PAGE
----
Then massive grasshopper clouds landed on the remaining crops, shielding the sun in the sky as they made their descent, and consumed whatever was left on the ground. In a matter of minutes all crops were gone. The farmers stared at their now bare rice paddies, too hungry to cry.
As if that wasn’t enough, a three-month rainfall followed the drought. The ground was saturated with water it felt like sponge when you poked at it. Whatever managed to come out when the rain first started, now died in flooded paddies.
We were a half-merchant, half-farmer family. We had a little food left, but we had to be very careful. The front gate was secured with heavy wooden bolts before each meal. The hungry farmers would rob, or even kill, if they knew we had food left.
“Food” was a loose term to use. We had to mix tree barks with a little rice to make gruel. We ate it slowly. The taste was strange on our tongues, and we waited for the unpleasant consequences. Some would have stomach aches, and others, diarrhea.
My father traveled all over the place as a merchant. He finally told us we should move to another province, where there was no drought or flooded fields. We packed our belongings in as much luggage as our hands could carry, and boarded the train.
The train station was a chaotic mess. People swarmed the place with their families and luggage, shoveling and pushing each other. Japanese soldiers were beating them with their rifles, trying to instill some order. We managed to get on the train and, with all the chaos around us, lost the sight of my father promptly.
Older boys had been sent to another province to study before all this happened. My mother, my younger brother and I stayed at a local resident’s home after searching for my father to no avail. I was playing with a hand-made ball in the courtyard when I heard the conversation. The ball rolled to the base of the wall and rested under an open window. I froze when I realized what was going on.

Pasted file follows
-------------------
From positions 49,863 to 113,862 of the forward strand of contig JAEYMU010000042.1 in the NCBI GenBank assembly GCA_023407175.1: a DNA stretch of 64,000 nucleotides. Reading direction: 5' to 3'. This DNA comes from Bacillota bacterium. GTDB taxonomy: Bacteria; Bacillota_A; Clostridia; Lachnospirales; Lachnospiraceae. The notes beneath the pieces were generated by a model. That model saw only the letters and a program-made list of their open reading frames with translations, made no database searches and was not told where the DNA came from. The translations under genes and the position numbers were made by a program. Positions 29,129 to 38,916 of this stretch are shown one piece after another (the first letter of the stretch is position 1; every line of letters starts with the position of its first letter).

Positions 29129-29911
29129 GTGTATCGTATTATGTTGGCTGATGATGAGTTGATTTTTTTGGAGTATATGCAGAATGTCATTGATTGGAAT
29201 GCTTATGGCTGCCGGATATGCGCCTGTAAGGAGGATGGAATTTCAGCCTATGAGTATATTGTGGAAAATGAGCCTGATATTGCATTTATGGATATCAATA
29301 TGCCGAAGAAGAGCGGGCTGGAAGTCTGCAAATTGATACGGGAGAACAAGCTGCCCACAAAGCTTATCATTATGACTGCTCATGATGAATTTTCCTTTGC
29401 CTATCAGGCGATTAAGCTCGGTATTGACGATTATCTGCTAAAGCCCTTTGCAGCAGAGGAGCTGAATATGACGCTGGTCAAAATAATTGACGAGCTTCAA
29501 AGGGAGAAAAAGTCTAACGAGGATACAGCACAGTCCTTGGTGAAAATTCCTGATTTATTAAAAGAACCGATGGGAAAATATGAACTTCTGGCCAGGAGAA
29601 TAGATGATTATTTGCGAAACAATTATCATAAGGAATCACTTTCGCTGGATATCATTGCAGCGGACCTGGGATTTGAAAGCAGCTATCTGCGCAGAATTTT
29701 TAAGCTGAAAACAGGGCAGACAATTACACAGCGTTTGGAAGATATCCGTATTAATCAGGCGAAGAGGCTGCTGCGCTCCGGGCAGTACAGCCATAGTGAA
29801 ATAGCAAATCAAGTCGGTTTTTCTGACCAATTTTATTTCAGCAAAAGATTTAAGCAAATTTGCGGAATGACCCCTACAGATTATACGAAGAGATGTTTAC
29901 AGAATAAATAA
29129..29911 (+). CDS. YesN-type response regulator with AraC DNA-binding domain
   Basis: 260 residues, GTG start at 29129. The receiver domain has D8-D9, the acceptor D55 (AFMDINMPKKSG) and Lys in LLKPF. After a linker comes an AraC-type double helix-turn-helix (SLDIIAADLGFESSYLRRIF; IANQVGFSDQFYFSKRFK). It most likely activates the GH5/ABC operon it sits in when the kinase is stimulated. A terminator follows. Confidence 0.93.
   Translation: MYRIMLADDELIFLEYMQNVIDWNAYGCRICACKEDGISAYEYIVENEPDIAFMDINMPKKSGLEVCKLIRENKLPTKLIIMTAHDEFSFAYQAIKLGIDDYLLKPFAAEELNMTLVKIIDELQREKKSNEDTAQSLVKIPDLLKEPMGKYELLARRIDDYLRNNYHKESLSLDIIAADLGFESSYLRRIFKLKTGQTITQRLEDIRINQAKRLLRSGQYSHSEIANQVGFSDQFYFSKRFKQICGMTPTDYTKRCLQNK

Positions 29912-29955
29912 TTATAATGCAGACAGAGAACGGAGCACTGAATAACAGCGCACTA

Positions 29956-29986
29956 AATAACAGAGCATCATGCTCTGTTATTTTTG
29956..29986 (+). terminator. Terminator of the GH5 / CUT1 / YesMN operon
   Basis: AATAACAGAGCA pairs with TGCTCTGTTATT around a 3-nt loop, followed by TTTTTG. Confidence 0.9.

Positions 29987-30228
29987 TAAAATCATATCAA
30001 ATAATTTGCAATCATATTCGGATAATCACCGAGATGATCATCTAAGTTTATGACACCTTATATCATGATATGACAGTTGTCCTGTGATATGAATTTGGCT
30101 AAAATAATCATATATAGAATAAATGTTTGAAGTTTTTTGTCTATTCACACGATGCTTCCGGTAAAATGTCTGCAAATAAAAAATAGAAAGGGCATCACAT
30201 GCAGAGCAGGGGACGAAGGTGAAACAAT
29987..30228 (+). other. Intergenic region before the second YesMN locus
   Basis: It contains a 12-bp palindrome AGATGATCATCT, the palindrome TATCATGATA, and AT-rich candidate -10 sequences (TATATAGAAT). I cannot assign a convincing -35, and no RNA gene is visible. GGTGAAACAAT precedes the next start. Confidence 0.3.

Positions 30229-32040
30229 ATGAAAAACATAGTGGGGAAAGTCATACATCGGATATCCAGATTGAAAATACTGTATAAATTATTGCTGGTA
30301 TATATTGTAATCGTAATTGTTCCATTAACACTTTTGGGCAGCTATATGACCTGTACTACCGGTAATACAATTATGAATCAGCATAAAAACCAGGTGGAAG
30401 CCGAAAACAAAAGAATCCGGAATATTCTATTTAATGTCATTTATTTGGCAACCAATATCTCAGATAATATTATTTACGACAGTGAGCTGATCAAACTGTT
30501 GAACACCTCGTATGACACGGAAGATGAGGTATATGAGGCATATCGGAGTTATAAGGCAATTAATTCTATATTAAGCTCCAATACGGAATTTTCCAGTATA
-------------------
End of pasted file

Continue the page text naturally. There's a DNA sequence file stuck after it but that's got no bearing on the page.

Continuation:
“It’s so hard to carry on for you--a lone woman with two kids. What are you going to do with a long journey ahead of you?” The landlady said.
“Well, one step at a time I guess.” My mother replied.
“I don’t have girls of my own and can really use some help. Why don’t you leave your daughter here? I promise she will be better off staying here with us.”
“…” My mother didn’t say yes or no, but I could see that she was giving it a mull over - much to my horror.
I ran back to our room and packed everything I had in a cloth wrappage. I slipped out of the house with my little baggage and ran to where the train track was. I remembered which side we got off the train, so in my young mind I determined that if I continued in the direction where the train was heading, I would get to the destination. What that destination would be I hadn't a clue.
Somehow my mother found out that I had run away. She carried my brother and our stuff and started chasing after me, calling my name over and over. I ran faster as soon as I heard her so she wouldn’t catch up - she might trick me into going back and staying with that landlady.
I looked into each and every alley by the train station when I got there, wishing I would see my father in one of those alleys. I was so young that I didn't realize how low the odds were. Wouldn’t you know it? I glanced upon a person when passing one alley, and backed up to see a familiar silhouette. I met the eyes of the person who was also backing up to see me. It was my father!
I ran over to his side and saw that his eyes were all blood shot and swollen. He had been looking for us for days, and thought he had lost us forever. The stress of the trauma probably raised his blood pressure to sky high. By this time my mother had caught up with us. The first thing I told my father was: “Mom was going to sell me off!”
They had a huge fight in the hotel later. My father, unlike his wife, was always partial to us girls, and the idea of selling me to a total stranger, even though it was a harsh time and I didn't really hear the word "sell" or "buy", was beyond his comprehension. He was a very gentle man and I had never seen him losing his temper. My mother usually had her say and he never argued with her much. That was the first time I remembered him raising his voice to anyone.
And that was how we migrated to another province. I never went back to the old house until forty years later.
(My mother’s experience with the drought, famine and runaway when she was a little girl. The tree they consumed, after a little research I did, was elm tree.)